They stand next to each other by a creek, trying to catch Sano’s dinner.
Buxton, his red Ford F-150 pickup truck parked by the side of a prominent road in Fort Myers, holds a rod and reel. Sano, his Buick parked behind Buxton’s truck, wears a sun hat and a Dwyane Wade jersey. He and his friends pull in fish the way Buxton normally pulls in fly balls, while Buxton changes lures, trying to keep up.
Buxton doesn’t seem to mind. He grew up in little Baxley, Ga., living the country life. If he can’t stand beneath the sun in an outfield, fishing will have to do.
Finally, he puts away his reel and watches as Sano and his buddies pull a dozen fish from the creek and stuff them in a plastic shopping bag.
“We’ll cook them,” Sano said.
Buxton and Sano have been aware of each other since Buxton became the second overall pick in the 2012 draft. The Twins had signed Sano as an international free agent in 2009.
“I remember him coming to Minnesota,” said fellow Dominican native Carlos Gomez, then the Twins’ center fielder. “I talked to him, and I’ve followed him. He’s going to be a great player.”
As the Twins’ major league record waned, Buxton and Sano came to represent the franchise’s future. Perhaps they were fated to become friends.
They spend mornings at the Twins’ minor league compound. They spend some of their afternoons fishing together as thousands of people speed by, unaware of their impending stardom. In a few years, people will be able to see them together in public only if they buy tickets.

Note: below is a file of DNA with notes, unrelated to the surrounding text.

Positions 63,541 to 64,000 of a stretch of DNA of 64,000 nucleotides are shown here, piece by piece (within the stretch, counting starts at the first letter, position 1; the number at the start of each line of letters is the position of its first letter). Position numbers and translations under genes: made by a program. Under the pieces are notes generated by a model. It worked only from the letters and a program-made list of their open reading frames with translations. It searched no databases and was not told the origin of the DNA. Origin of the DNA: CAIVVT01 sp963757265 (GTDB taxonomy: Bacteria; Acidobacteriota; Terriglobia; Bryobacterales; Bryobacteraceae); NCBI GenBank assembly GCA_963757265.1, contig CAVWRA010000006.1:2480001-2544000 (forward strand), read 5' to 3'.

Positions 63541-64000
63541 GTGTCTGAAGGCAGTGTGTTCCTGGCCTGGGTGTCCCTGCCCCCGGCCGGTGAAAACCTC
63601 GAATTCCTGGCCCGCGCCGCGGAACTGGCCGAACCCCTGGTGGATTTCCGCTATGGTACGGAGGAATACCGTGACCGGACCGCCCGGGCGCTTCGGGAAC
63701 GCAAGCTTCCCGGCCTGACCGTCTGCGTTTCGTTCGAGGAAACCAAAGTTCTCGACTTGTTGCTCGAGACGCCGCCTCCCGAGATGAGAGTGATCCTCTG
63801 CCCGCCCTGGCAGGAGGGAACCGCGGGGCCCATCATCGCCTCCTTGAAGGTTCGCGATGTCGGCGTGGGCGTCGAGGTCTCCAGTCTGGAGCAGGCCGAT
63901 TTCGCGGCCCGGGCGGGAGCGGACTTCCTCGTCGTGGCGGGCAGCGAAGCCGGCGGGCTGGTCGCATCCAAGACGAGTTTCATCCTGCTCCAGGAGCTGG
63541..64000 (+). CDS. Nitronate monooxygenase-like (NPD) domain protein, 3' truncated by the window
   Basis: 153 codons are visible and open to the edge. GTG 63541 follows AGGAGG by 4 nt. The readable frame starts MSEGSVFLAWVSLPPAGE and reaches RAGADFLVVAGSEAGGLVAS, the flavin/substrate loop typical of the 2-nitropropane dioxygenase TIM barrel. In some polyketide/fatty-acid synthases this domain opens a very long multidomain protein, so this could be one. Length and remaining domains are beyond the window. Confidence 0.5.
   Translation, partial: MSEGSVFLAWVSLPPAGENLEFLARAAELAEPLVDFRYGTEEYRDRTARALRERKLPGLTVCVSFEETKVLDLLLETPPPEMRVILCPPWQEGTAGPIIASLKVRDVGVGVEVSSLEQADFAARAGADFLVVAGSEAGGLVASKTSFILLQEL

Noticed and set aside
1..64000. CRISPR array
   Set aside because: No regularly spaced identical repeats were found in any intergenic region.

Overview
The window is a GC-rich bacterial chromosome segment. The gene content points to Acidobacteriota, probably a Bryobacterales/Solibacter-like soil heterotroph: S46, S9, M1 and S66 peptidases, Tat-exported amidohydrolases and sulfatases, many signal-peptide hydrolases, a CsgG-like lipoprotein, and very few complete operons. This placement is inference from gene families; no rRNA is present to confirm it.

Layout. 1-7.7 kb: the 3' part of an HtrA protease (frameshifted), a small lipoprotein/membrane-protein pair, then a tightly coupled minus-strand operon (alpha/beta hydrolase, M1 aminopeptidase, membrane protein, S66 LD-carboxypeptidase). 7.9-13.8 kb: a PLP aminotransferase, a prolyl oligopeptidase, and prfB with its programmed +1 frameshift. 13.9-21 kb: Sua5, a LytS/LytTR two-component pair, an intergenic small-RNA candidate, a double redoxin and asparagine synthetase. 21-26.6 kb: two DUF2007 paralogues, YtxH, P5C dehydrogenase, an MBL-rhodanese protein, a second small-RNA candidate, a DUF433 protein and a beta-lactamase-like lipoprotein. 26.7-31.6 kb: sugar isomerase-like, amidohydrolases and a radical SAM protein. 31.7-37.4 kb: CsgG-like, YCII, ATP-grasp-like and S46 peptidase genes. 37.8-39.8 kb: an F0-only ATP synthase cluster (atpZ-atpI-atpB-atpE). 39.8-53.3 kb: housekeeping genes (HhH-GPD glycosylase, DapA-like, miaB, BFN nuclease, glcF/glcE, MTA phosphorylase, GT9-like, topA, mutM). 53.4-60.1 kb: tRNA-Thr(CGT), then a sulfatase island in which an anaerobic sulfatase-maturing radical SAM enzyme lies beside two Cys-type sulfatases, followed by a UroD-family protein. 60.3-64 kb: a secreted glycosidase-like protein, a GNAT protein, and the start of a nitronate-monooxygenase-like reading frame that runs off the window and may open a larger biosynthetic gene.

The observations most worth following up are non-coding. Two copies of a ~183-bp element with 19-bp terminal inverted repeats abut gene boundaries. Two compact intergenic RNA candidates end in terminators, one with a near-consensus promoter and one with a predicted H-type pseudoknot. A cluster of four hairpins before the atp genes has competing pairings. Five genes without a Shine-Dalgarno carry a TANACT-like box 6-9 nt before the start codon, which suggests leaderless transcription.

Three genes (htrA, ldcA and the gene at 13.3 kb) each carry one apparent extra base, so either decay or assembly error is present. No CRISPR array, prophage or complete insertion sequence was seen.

“Most of the time, we just waste time together,” Buxton said. “I was driving the other day and I saw him on the side of the road. I thought his car must be broken down, so I turned around to help him out. He said, ‘No, just fishing.’ So I joined him.”
Buxton and Sano were expected to start the season at Class AA New Britain, where, if they played well, they’d be a phone call away from the major leagues.
Both played for the Miracle in 2013, and made their first appearances at the Twins’ training camp this spring. Neither expected to be back in Fort Myers until the spring of 2015.
On March 16, Buxton, having been cut from big-league camp, was playing center field in a minor league spring training camp. He bolted into right-center in pursuit of a fly ball, and dived.
“My wrist bent back,” Buxton said. “All the way back.”
Instead of packing for New Britain at the end of spring training, he remained in Fort Myers, at the Twins’ complex, to rehabilitate the injury. On May 4, he played in his first game of the season, with the Miracle. On May 8, after his first extra-base hit of the season, a double, he tried to score.
“The catcher made a sweep tag and kind of pushed my arm back out the opposite way,” Buxton said. “At the time I didn’t feel it. I had on a brace. Once the game was over and we got back in the clubhouse, I took off the brace. It was feeling pretty bad.”
Buxton finished that game. The next day, he tried to take batting practice and could barely swing. He tried to hide his pain and jogged to center field to shag balls.
“When I walk in and my name is in the lineup, I’m going to be ready to play,” he said.